In fight classifications, “Fighting with My Family” is a featherweight — a no-strain showing comedy that’s easy to pin, even easier to like.
British funnyman Stephen Merchant steps out of his pal Ricky Gervais’s shadow, writing and directing this WWE-approved “true story” of a British wrestling family with goals of Wrestlemania glory.
Merchant, who also has an amusing bit part in the picture, maintains its inherent Englishness while appeasing the talent behind it — Dwayne “The Rock” Johnson — tailoring it for American audiences and American versions of the British as punchline.
So a needy, skinny wrestler earns an “Oliver Twist” zinger — “Please sir, can I have some more?” The pale, teen heroine of the piece earns “dropout from Hogwarts” lines, Ozzy Osborne references and that old American stand-by put-down, her “English dentistry.”
Yes, the jokes are mostly low-hanging fruit, and quite a few of them you’ve seen and heard in the trailers. But they’re still funny. And Merchant didn’t let the trailers give away the whole movie. Not by a long shot.
Ricky (Nick Frost) and Julia (Lena Headey, never funnier) have raised their kids in the family business, their low-rent World Association of Wrestling.
Even as tweens, if Zak had a beef with Saraya, settling it had wrasslin’ rules.
“He’s CHOKING me!” might earn a scolding from dad, “THIS is how you choke her out,” and a stern “What are you gonna DO about it?” for “princess” Saraya. She was a quick learner. She had to be.
In the mid-2000s, they drag a ring, ropes and a few wrestling colleagues into tiny English venues that hire them for a pittance to put on a show. Zak Zodiac (Jack Lowden) and Brittani, as Saraya (Florence Pugh) bills herself, are the stars of this “family feud.”
They may take garbage can lids to the face and hard tumbles against the turnbuckles, but their dream is stardom with America’s WWE.
Shockingly enough, they get their shot when a coach and scout for the entertainment company shows up told auditions during a WWE event in London.
Hutch (Vince Vaughn, terrific) knows every Harry Potter putdown even as he dangles the big dream in front of his prospects. He’s looking for “that spark,” and that cockiness that WWE wrestlers and their trash-talking TV patter are famous for.
And he wants to know “if you see yourself as a six inch action figure,” one of the perks of fame.
Zak, who has dreamed such dreams since he was three, doesn’t have whatever “it” is. But Saraya, the pierced Goth girl daughter of a burly ex-con (robbery) and a high-mileage recovered junky, does.
“Fighting With My Family” follows her pursuit of the family dream and her questioning of whether it is truly HER dream as she is sorely tested at WWE boot camp in sunny, scenic Orlando.
“Before you leave Orlando, at least one of you will be a stripper,” Hutch cracks, as he puts beefcake men and towering, busty ex-cheerleader “divas” — and Saraya — through his training wringer.
Merchant, who plays the father of Zak’s fiance, introduces all manner of wrestling and personality stereotypes into the script, and then punctures them. He rubs the edge off almost every one — mean girls, callous coach covering his own personal pain, the works.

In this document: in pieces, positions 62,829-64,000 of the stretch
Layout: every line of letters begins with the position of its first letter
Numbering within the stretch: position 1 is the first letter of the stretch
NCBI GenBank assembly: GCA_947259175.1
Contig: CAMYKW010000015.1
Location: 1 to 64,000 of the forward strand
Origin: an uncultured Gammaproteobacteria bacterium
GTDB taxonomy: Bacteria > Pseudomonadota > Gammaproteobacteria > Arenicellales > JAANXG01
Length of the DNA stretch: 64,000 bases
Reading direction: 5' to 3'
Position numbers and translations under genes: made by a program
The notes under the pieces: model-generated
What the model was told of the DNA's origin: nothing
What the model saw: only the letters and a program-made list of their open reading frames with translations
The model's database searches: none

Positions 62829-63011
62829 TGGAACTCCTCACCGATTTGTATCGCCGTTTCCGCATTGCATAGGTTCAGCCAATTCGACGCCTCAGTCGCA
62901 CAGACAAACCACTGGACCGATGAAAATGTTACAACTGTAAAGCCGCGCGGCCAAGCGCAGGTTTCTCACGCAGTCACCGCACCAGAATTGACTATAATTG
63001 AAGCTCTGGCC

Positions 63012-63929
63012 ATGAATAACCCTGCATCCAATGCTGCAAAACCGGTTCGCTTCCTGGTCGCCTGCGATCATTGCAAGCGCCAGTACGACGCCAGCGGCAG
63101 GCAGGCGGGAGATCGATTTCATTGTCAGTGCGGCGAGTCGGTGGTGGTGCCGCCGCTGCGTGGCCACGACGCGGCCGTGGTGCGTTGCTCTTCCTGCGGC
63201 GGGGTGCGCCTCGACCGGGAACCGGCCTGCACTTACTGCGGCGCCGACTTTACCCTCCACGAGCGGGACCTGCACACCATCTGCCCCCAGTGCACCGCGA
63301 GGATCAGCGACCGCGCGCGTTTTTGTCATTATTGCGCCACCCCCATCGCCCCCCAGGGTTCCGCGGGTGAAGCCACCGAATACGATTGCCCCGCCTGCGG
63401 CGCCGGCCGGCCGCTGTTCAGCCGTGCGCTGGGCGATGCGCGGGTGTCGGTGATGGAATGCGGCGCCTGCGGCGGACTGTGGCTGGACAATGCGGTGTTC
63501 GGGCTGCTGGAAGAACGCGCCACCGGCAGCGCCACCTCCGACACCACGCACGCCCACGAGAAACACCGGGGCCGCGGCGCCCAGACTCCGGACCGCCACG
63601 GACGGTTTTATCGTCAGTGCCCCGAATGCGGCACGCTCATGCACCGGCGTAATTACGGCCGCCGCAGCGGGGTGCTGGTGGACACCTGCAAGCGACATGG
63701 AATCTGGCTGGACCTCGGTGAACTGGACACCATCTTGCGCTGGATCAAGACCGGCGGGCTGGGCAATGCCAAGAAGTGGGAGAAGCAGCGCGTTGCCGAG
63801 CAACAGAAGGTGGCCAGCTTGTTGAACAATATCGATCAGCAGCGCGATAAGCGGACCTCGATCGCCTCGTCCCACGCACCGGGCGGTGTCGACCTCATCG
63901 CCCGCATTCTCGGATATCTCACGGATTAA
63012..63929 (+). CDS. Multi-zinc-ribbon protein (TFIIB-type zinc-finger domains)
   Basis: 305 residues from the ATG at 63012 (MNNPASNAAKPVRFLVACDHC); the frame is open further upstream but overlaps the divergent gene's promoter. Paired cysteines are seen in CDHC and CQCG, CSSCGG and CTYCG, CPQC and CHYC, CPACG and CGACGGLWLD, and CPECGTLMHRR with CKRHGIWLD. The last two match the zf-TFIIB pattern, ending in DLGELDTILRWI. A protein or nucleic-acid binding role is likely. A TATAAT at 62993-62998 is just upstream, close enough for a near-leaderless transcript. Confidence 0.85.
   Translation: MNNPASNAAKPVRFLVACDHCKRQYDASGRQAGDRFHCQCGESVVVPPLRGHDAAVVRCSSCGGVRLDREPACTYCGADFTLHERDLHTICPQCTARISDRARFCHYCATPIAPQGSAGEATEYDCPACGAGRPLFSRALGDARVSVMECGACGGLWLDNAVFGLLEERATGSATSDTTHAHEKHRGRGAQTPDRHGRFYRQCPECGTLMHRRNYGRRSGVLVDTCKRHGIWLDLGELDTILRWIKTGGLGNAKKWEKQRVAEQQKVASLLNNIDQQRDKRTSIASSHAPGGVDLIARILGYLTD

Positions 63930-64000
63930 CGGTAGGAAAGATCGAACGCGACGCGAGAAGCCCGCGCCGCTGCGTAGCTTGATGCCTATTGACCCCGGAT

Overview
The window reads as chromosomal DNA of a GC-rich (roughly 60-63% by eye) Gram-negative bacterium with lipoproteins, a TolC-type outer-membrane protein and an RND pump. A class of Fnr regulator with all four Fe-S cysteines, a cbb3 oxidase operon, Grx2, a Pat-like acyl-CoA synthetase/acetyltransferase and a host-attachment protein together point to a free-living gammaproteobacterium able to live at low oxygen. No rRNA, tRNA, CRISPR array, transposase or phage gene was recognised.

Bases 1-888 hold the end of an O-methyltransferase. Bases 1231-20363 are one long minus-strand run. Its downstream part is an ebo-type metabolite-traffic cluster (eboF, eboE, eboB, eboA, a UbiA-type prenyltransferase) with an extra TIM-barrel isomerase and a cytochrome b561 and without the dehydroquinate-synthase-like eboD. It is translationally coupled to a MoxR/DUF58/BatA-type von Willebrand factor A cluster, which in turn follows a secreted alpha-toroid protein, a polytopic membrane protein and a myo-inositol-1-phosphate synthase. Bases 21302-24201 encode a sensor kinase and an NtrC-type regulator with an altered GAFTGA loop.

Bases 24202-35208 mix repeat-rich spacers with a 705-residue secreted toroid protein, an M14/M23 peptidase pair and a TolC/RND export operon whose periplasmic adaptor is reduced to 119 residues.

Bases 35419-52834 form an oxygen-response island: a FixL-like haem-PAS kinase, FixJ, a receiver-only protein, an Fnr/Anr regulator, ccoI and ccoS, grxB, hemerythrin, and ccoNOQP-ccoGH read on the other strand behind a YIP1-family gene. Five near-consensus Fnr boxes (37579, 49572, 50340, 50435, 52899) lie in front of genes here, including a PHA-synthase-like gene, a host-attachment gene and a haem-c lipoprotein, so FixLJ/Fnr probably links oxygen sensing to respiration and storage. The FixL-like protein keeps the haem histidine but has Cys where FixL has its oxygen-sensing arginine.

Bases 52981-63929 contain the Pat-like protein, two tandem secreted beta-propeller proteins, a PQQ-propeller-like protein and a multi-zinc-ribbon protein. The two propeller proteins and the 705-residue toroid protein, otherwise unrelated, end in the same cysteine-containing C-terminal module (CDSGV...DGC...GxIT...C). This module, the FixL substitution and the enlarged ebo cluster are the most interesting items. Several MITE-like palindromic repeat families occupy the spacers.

And he works the film’s producer and bankable star, Johnson, into some cute, funny and pivotal scenes that are all part of the image burnishing that’s a subtext of this WWE production. Johnson knows his way around a one-liner and lends his sparkle to the proceedings.
We pick up on “the script” for matches, the “soap opera in spandex” that plays out, negotiations that go on between promoters and wrestling providers (“How much for a bowling ball to the balls?”) and gain an appreciation for the danger and precision choreography involved. And we are encouraged to buy into the notion that winners and losers aren’t pre-ordained.
“Fighting” also offers just a hint of the blood and staged mayhem of the bottom rung of the wrestling ladder, which Mickey Rourke’s “The Wrestler” dwelt in.
Pugh, of TV’s “The Little Drummer Girl,” has both star quality and an underdog’s build that makes her portrayal work. She’s shorter and thicker than the ex-models she’s competing against to become a “Diva,” and she manages the film’s emotional tugs with ease.
Lowden, of “Dunkirk” and “Mary Queen of Scots,” does a fine job of conveying bitter disappointment that Zak wants, more than anything, to hide.
Vaughn has grown more subtle with age, and nobody is better than Johnson at playing The Rock.
But Merchant’s canny casting of Frost, Simon Pegg’s better half in movies like “Hot Fuzz” and Headey, best known as the fiery/sexy queen of Sparta in “300,” is what really makes this formulaic “fight picture” sing.
Frost makes Headey funnier, simply by proximity. And she makes him sensitive just in the way she plays off him, a needy, frank ex-addict and who reveals mothering instincts and ring ambition that you’d figure never took hold in Julia.
Whatever happens with Saraya, it takes her many encounters with her folks to make her realize the stakes, to give substance to “the dream” and make all those “frog splashes,” “diving DDTs” and “reverse Frankensteiners” worth it.
And that makes this fighting “Family” a contender.
MPAA Rating: PG-13 for crude and sexual material, language throughout, some violence and drug content
Cast: Florence Pugh, Dwayne Johnson, Nick Frost, Lena Headey, Jack Lowden and Vince Vaughn
Credits: Written and directed by Stephen Merchant. An MGM/UA release.
Running time: 1:48